peaks for anorexia nervosa and bulimia nervosa [Devlin et al., 2002;
Grice et al., 2002; Bulik et al., 2003; Bacanu et al., 2005], genes with
evidence of expression in the brain, biologically plausible genes, and
genes that were known to be estrogen responsive from microarray
studies.
MATERIALS AND METHODS
Participants
Participants of primarily European decent were from the three
multisite international Price Foundation Genetic Studies of Eating
Disorders: the Anorexia Nervosa Affected Relative Pair Study, the
Bulimia Nervosa Affected Relative Pair Study, and the Anorexia
Nervosa Trios Study [Kaye et al., 2000, 2004; Reba et al., 2005]. Each
study was designed to identify susceptibility loci involved in risk for
eating disorders. Informed consent was obtained from all
study participants, and all sites received approval from their local
Institutional Review Board. Brief descriptions of each study are
provided below.
AN affected relative pair study. The sample for this study
included both probands and affected relatives. Probands met the
following criteria: (1) lifetime diagnosis of AN by DSM-IV criteria
excluding the amenorrhea criterion because of the unreliability of
its retrospective assessment in females, and replicated data indicating that individuals with and without amenorrhea do not differ
meaningfully [Gendall et al., 2006; Poyastro Pinheiro et al., 2007];
(2) low weight that is/was less than the 5th percentile of body mass
index (BMI) for age and gender according to the Hebebrand et al.
[1996] NHANES chart; (3) ages 13 and 65 years; (4) eating disorder
onset prior to age 25; and (5) having met criteria for AN not less than
3 years prior to ascertainment. Affected relatives were defined as
biological family members who were (1) between the ages of 13 and
65 years, and (2) had lifetime eating disorder diagnoses of modified
DSM-IV AN (again excluding amenorrhea), lifetime eating disorder diagnoses of DSM-IV bulimia nervosa (BN)-purging type or
nonpurging type, or an eating disorder not otherwise specified
(EDNOS)—sub-threshold AN, sub-threshold BN, or sub-threshold mixed (relatives who were normal weight but reported either
purging behavior or excessive exercise or periods of fasting due to
extreme fear of weight gain or undue influence of body weight on
self-esteem). For the complete list of inclusion and exclusion
criteria for probands and relatives, see Kaye et al. [2000].
BN affected relative pair study. The sample for this study
included probands and affected relatives. Probands met the following criteria: (1) DSM-IV diagnosis of BN—purging type, with the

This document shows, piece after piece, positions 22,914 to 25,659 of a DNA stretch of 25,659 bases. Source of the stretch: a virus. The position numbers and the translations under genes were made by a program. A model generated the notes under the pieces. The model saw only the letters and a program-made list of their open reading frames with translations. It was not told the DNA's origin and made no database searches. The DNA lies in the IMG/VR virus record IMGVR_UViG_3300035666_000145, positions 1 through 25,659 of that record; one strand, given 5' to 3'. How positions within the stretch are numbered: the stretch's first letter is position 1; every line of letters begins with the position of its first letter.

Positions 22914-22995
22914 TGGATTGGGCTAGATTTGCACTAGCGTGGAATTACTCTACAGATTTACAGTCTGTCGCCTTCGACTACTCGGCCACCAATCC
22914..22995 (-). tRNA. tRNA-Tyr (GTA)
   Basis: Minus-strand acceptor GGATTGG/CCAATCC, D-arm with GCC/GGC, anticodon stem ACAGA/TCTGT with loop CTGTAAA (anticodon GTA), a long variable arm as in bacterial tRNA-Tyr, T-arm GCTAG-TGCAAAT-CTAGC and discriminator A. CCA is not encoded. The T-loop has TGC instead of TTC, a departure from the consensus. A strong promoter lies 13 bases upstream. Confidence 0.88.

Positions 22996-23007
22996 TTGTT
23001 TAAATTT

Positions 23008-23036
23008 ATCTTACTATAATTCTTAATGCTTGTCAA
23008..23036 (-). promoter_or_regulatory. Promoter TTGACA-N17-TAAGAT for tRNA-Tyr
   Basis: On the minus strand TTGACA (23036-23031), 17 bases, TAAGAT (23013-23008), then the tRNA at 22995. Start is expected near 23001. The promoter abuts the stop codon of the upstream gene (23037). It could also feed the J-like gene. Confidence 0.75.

additional requirement of at least a 6-month period of binge eating
and vomiting at least twice a week; and (2) ages 13 to 65. Affected
relatives were defined as biological family members who were (1)
between the ages of 13 and 65 years, and (2) had a lifetime eating
AMERICAN JOURNAL OF MEDICAL GENETICS PART B
disorder diagnoses of modified DSM-IV AN (i.e., amenorrhea not
required), DSM-IV BN—purging type or non-purging type, or
eating disorder not otherwise specified EDNOS as defined above.
For the complete list of inclusion and exclusion criteria for probands and relatives, see Kaye et al. [2004].
AN Trios study. The sample for this study included individuals
with AN and their parents as well as a sample of control women.
Probands were required to meet the following criteria: (1) modified
DSM-IV lifetime diagnosis of AN, with or without amenorrhea; (2)
low weight that is/was less than 5th percentile of BMI for age and
gender according to the Hebebrand et al. [1996] NHANES chart;
(3) onset prior to age 25; (4) weight that is/was controlled through
restricting and/or purging; (5) between the ages of 13 and 65; and
(6) study diagnostic criteria were met at least 3 years prior to entry
into the study. Potential affected participants were excluded if they
reported maximum BMI since puberty >27 kg/m2 for females and
>27.8 kg/m2 for males to limit any potential genetic signals from
obesity. Parents were encouraged to participate regardless of age,
weight, or psychiatric diagnosis.
In the AN Trios Study, healthy control women were recruited to
serve as a comparison group for the affected individuals. These
women were recruited by advertisements in the local communities
of the participating sites. Participants in the control group were (1)
between the ages of 18 and 65 years, (2) at normal weight with a
lifetime adult BMI 19–27 kg/m2, and (3) matched with the eating
disorder participants based on site, age range, ancestry, and highest
educational level completed. BMI exclusions were designed to
screen for eating disorders (on the low end) and obesity on the
upper end to be consistent with exclusion criteria in the eating
disorders groups. Participants in the control group were excluded if
they: (1) reported history of an eating disorder or eating disordered
behaviors, as defined by a score of 20 or higher on the Eating